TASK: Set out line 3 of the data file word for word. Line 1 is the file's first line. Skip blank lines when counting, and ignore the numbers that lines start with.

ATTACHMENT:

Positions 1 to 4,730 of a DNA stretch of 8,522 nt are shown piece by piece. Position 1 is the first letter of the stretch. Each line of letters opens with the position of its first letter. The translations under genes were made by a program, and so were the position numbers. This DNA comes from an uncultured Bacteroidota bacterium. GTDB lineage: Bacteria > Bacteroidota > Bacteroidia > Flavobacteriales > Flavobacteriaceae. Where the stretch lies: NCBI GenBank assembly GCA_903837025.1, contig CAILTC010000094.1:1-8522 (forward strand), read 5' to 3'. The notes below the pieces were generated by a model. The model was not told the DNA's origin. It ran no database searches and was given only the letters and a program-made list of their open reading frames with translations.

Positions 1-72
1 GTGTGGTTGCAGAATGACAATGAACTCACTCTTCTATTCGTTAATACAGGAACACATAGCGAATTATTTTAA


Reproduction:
1 GTGTGGTTGCAGAATGACAATGAACTCACTCTTCTATTCGTTAATACAGGAACACATAGCGAATTATTTTAA